The effects of population density upon social disorganization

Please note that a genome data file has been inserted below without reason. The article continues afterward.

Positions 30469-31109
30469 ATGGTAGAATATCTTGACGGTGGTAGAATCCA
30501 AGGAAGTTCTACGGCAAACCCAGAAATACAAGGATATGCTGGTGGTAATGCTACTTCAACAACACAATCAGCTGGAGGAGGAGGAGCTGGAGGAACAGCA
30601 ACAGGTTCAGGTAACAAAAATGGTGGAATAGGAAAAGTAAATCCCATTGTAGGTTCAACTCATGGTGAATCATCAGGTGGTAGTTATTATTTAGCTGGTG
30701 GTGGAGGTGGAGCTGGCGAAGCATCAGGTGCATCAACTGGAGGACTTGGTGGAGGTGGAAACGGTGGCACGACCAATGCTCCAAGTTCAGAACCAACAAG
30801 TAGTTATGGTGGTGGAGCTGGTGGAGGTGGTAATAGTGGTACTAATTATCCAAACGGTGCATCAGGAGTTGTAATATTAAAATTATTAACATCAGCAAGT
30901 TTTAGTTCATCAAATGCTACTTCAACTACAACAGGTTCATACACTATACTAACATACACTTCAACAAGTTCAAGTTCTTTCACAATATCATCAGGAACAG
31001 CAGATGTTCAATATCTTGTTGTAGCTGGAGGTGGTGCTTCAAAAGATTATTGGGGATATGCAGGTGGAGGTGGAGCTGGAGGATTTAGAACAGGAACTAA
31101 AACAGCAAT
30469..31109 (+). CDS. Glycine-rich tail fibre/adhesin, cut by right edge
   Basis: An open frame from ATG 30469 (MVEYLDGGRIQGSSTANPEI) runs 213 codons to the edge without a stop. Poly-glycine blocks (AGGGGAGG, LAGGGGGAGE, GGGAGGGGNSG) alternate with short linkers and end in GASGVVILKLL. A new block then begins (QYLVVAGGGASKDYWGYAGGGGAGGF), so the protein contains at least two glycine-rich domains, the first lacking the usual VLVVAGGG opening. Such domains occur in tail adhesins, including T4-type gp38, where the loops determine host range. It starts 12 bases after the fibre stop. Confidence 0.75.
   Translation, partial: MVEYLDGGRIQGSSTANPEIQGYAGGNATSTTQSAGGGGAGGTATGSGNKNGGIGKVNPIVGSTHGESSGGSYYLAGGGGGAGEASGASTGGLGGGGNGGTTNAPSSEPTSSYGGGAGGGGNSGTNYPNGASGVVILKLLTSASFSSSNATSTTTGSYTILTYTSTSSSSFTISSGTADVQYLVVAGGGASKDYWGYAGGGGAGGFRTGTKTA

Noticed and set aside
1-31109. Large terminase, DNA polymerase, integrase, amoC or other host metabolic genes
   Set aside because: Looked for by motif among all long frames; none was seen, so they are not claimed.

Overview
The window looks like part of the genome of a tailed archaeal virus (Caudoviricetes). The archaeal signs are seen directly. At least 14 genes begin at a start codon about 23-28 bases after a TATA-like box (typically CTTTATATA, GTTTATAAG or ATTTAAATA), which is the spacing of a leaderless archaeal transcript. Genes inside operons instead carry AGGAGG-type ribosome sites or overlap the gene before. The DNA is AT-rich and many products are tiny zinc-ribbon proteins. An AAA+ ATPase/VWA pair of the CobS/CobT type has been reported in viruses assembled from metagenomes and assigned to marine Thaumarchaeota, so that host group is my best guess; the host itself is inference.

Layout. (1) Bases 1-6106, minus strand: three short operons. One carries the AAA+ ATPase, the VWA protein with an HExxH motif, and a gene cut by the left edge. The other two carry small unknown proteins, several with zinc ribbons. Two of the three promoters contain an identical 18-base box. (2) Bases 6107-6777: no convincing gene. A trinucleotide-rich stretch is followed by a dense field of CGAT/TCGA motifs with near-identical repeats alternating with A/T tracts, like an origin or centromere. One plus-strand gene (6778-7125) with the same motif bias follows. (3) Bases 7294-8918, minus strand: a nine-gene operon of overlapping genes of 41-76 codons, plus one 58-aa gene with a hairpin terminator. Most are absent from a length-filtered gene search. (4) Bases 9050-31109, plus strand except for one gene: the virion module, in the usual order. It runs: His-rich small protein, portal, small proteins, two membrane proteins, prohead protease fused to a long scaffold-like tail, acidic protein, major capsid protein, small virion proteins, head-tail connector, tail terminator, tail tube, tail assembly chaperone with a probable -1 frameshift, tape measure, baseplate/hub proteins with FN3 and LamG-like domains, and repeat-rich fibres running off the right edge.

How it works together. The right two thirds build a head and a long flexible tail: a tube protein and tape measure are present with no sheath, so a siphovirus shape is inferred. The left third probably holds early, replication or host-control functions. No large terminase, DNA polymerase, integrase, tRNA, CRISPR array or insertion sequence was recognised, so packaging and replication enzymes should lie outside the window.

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There exist certain phenomena associated with large cities of the world, and particularly large cities in the U. S., that threaten the future with severe consequences. The populations of the cities are growing rapidly, due partly to the present rate of natural population increase and due partly to the influx of rural people to the cities. As they gain affluence these people who live and work in the city tend to move outward into the more pleasant and peaceful suburbs. This leaves the core city, which is generally the older, more dilapidated part of the city, to be filled in by the poor and disadvantaged since they cannot afford to reside in the outlying areas or are excluded by discrimination. The old core cities are becoming very crowded with people who are poor, uneducated and usually of an ethnic minority. Within these core city areas certain conditions exist about which, hopefully, city designers are most concerned. These areas are characterized by high internal and external population density levels; poverty; poor education; predominantly black or brown people; highest adult and juvenile crime rates for homicide, aggravated assault, rape, robbery and suicide; much family discord; de facto disenfranchisement, unsatisfactory housing, no amenities, and high unemployment rates. Attempts are being made to ascertain why these conditions exist and, more importantly, how to alleviate these conditions. This involves separating the independent or causal variables from the dependent or result variables and identifying other associated variables. This paper will deal, within the context of U. S. cities, with the independent variable density and its possible causal relationship with certain dependent variables which shall be known collectively as social disorganization. Social disorganization will be defined in the next section.